Cultivars are a part of horticulture. Liberty Hyde Bailey of Cornell University in New York created the word cultivar in 1923. Cultivars are fine, but do we really need the term “nativar?” Nativar is a coined term and not a real word, trying to jam the native plant movement into the standards of modern horticulture.
Dr. Allan Armitage introduced the term in 2008 recognizing the upcoming demand for native plants. Perhaps he thought that only by improving upon mother nature by applying modern horticultural standards would native plants find their way into the marketplace. Those standards include constant new plant introduction, celebrated trials, breeding programs and changing colors because of horticulture’s belief that more and new is the only way. So perhaps our industry, recognizing that more customers want native (indigenous) plants for pollinators, birds, wildlife, butterflies and many other ecological reasons, is trying to find a way to capture this market. The industry disregards the fact that many of these new plants (
Cultivars and selections are great, even cultivars of native plants. Plants have been bred for centuries to bring out the best. Including disease resistance, sizes, colors, bloom types, timing, better fruiting, the list goes on and on. Whether found in the wild, bred in a backyard or developed in a lab, cultivars and selections give horticulture and agriculture choices and solutions. The work that is currently being done by the American Chestnut Foundation breeding Chinese chestnuts with the American chestnut to bring it back is a prime example of the wonderful things horticulture can do. Over 3 billion American chestnut trees in 20 states were wiped out due to the importation of infected stock. An argument has been made that this devastation was a cause of the economic collapse of the Appalachia region during this time. Restoring these majestic trees to the Appalachian range is an awesome goal. We need cultivars.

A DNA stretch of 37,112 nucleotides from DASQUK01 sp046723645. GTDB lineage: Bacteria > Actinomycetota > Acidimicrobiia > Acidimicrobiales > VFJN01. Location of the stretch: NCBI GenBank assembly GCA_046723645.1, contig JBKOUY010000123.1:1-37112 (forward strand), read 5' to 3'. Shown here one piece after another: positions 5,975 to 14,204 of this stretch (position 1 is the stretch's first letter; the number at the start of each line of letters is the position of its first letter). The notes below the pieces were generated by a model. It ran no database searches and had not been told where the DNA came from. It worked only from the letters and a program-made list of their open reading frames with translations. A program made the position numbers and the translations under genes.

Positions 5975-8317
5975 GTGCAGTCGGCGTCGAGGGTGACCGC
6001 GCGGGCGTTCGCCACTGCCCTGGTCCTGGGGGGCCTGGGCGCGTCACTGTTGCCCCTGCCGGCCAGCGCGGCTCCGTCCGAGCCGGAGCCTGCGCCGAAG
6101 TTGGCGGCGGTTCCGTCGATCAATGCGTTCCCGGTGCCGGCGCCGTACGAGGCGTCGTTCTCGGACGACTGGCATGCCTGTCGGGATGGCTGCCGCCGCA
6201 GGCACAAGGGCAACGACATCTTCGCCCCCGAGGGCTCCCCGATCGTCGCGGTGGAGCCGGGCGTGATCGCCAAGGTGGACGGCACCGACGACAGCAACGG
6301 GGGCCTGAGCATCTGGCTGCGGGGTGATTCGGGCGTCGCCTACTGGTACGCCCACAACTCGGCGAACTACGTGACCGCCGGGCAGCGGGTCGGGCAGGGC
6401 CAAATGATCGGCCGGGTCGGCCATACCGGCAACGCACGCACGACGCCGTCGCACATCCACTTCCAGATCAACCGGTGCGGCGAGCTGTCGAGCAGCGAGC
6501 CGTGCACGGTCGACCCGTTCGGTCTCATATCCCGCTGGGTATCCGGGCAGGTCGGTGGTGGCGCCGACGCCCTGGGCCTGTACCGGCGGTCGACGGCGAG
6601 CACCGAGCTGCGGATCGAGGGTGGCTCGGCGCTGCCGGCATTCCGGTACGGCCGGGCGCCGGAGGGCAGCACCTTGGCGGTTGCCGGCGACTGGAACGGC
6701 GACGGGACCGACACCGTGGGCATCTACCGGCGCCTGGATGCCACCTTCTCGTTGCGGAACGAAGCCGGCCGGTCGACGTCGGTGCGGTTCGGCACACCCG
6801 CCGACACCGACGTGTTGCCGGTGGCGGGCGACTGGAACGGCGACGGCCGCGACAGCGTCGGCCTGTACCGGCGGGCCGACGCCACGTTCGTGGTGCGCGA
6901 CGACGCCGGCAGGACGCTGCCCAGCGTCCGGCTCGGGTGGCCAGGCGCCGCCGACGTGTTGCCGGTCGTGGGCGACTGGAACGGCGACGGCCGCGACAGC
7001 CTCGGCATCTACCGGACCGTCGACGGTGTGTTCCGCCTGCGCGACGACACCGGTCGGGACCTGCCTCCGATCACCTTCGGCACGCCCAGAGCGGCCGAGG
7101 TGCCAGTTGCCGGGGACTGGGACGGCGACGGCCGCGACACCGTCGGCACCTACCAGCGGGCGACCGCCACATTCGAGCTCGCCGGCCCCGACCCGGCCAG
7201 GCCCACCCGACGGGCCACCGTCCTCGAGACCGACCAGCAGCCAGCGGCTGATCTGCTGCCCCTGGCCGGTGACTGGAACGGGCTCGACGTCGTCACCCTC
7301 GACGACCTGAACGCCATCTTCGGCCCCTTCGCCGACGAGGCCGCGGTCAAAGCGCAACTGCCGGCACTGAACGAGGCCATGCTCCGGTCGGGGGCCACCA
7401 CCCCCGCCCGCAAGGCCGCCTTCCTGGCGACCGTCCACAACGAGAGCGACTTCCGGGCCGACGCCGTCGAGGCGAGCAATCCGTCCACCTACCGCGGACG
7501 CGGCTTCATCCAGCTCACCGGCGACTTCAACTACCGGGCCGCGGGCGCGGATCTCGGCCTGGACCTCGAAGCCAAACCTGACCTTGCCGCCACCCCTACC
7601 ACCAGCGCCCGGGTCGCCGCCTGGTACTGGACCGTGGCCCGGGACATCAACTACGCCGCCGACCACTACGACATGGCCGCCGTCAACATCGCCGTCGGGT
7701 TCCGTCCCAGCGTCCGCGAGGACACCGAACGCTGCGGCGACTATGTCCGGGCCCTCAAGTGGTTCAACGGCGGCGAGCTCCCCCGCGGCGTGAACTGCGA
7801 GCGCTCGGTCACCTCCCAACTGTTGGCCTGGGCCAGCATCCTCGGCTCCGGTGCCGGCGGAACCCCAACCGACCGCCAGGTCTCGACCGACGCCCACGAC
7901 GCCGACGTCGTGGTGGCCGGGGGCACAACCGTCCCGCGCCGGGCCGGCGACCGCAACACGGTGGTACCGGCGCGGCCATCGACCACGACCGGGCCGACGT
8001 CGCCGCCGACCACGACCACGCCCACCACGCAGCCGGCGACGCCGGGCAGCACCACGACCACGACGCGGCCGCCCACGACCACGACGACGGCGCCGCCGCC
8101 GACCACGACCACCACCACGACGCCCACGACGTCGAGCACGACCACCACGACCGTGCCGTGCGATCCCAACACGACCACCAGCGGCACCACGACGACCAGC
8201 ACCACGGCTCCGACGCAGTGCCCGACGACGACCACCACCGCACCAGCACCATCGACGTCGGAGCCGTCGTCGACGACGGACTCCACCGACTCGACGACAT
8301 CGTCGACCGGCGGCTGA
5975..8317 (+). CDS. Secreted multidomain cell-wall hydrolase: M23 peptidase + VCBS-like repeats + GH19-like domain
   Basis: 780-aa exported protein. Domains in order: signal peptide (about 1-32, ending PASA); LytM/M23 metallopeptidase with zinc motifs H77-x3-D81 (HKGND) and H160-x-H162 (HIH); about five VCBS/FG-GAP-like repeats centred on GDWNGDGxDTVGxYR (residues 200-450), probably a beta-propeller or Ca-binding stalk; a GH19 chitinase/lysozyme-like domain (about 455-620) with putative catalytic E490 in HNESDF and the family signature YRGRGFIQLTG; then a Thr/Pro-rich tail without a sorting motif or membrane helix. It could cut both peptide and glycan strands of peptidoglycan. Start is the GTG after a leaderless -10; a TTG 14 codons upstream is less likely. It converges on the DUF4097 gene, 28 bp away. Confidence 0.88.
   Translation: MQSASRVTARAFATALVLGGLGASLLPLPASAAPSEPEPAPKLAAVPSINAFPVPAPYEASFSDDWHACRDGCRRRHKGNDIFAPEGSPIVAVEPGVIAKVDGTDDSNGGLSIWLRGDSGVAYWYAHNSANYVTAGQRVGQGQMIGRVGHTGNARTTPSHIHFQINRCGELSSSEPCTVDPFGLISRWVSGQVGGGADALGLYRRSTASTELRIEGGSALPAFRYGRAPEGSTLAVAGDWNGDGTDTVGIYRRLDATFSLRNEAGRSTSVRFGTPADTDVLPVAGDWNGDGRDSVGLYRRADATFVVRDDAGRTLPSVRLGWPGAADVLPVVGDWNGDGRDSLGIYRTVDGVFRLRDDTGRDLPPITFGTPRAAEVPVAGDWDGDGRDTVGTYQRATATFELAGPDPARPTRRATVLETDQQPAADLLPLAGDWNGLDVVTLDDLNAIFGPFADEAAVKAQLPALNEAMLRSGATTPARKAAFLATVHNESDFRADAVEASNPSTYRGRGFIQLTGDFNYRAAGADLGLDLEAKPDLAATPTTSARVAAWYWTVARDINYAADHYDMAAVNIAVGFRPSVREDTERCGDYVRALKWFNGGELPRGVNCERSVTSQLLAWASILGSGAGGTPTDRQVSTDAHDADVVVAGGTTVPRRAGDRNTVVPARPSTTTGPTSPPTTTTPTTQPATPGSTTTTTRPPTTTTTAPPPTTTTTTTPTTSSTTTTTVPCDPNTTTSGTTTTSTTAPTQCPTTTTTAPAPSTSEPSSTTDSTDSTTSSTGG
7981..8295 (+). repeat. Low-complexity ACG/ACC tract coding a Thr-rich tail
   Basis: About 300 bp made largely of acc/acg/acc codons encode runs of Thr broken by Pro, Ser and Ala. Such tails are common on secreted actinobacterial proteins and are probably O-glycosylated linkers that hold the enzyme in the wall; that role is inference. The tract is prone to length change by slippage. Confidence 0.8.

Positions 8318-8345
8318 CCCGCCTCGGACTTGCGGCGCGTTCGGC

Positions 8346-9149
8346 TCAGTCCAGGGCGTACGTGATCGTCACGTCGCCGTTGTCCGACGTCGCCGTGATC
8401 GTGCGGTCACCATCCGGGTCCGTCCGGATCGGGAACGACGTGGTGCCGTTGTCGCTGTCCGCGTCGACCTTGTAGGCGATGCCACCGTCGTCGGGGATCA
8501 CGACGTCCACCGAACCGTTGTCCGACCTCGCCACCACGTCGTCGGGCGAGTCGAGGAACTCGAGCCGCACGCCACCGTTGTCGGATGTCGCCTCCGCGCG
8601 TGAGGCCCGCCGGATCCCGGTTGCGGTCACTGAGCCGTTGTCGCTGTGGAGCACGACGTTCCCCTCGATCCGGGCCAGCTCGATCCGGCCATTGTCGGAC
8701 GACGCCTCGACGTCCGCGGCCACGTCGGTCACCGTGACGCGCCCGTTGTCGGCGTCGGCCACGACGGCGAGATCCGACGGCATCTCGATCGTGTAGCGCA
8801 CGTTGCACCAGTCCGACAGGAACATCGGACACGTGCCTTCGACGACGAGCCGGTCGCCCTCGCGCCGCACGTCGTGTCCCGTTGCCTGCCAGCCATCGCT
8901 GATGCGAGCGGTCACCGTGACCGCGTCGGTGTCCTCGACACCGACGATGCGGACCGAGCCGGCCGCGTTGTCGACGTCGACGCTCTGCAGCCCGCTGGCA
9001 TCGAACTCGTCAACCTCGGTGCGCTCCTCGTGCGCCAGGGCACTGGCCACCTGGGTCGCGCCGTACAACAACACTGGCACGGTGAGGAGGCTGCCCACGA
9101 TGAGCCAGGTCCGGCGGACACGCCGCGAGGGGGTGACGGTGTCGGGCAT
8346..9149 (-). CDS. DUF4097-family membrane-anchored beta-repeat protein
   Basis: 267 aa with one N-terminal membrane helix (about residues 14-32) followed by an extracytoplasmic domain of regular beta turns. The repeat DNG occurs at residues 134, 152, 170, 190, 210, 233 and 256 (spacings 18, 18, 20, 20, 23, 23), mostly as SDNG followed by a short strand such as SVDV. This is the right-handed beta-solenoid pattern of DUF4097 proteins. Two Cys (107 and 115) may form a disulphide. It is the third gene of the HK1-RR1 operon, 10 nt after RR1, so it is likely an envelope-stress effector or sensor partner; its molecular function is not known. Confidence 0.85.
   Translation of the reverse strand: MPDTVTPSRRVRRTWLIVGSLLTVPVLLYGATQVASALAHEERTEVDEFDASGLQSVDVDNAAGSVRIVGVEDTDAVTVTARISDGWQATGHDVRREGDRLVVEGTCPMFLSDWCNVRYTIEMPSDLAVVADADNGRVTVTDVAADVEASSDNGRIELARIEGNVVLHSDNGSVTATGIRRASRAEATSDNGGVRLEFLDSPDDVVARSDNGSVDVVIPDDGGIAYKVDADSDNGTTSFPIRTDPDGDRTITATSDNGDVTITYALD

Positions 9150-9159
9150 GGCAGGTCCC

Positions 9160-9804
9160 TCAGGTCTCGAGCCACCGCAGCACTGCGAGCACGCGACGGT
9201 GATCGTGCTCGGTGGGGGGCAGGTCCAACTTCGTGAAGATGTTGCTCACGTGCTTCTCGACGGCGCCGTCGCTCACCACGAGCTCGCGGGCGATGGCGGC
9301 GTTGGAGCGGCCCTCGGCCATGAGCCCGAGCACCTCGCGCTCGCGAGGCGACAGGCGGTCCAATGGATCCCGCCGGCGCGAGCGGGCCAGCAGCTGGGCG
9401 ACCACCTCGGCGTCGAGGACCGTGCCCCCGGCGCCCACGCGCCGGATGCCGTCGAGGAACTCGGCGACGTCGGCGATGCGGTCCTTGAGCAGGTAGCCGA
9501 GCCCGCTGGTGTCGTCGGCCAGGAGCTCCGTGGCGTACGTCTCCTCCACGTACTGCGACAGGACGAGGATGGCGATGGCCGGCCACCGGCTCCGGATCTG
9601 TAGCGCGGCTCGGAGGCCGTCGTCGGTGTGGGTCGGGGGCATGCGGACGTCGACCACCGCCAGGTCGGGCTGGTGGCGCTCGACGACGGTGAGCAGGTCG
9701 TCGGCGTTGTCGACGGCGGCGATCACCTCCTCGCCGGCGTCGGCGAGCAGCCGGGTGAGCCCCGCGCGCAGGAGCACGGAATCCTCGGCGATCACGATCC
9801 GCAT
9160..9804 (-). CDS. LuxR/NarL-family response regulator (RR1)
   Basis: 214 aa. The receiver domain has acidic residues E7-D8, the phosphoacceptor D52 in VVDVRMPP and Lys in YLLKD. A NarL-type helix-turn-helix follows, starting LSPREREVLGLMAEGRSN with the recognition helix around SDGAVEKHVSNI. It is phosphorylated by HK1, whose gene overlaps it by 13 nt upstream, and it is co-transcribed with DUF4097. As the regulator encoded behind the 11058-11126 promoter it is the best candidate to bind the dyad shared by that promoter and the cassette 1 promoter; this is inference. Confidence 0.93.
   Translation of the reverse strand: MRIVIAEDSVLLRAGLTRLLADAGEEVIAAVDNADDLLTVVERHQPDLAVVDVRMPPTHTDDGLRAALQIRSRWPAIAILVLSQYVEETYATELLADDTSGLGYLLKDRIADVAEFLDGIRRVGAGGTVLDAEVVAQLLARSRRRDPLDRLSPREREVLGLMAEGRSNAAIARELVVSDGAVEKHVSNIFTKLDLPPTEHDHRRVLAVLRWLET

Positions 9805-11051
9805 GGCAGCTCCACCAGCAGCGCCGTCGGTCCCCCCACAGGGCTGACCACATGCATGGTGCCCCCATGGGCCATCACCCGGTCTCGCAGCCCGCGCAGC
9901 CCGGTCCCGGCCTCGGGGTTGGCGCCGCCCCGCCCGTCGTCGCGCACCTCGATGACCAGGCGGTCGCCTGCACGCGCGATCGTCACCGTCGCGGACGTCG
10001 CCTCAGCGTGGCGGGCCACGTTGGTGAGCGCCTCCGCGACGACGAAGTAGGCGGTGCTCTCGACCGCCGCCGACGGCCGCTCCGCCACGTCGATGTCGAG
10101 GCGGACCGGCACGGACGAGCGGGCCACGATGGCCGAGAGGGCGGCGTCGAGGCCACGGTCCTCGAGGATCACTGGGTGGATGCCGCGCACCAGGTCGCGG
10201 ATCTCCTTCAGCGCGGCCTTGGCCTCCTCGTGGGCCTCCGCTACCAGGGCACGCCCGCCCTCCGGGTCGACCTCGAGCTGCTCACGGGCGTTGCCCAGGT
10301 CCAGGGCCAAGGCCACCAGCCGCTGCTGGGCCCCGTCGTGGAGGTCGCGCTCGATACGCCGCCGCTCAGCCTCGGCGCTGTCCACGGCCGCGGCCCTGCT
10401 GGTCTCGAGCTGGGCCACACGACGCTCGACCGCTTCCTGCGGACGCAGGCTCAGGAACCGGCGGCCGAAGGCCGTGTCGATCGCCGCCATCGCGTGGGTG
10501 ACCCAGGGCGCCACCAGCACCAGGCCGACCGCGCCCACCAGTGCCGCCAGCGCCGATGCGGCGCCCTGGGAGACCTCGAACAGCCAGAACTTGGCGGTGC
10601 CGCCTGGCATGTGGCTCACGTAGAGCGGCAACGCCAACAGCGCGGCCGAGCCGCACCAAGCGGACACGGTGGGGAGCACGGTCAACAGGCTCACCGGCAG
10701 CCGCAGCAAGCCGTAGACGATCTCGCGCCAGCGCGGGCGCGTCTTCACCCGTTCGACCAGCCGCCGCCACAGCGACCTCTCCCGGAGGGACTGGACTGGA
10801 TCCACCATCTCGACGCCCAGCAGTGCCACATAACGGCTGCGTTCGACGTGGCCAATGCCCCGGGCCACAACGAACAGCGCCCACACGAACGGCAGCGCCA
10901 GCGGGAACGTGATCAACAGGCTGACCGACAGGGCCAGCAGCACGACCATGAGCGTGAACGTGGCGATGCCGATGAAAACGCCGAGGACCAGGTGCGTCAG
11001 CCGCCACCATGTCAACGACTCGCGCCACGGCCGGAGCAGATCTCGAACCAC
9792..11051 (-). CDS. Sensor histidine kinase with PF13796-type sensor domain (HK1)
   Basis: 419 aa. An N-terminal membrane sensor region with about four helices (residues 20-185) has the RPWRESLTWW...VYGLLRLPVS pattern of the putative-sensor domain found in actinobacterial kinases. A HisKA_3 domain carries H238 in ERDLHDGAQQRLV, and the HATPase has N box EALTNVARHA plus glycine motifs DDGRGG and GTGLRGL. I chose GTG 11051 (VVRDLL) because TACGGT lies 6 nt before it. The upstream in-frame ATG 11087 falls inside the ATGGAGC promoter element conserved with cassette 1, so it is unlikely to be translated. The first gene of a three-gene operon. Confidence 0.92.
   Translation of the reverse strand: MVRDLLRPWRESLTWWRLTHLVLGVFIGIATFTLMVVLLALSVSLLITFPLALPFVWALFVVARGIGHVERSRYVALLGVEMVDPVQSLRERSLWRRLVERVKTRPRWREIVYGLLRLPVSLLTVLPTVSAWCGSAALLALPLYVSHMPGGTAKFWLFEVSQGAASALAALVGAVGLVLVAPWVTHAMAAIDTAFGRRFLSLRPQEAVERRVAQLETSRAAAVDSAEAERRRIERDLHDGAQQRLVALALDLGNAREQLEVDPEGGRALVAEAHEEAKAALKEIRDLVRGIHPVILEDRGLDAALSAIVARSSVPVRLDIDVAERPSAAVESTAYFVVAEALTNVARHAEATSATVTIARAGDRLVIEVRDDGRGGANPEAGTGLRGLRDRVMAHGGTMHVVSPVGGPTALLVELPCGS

What’s the difference and why is it important? Native (species) plants have evolved over time along with the insects, birds, pollinators and the rest of the fauna. They recognize and depend on each other for survival. On an evolutionary timescale, man-made cultivars showed up a second ago which means they are ecologically untested. Plus, native plants are best adapted to the climate and soil they have evolved in. Many of these
Carolina Native grows and sells some cultivars, too. Cultivars are fine — grow them, breed them, plant them, sell them. We all want our clients to plant the plants they want in their landscape. But the term nativar, which we refuse to use, will lead your customers to think that these plants have the same ecological advantages that species native plants have when most likely they don’t. Horticulture professionals know this. Haven’t we all had enough of false equivalences and alternative facts?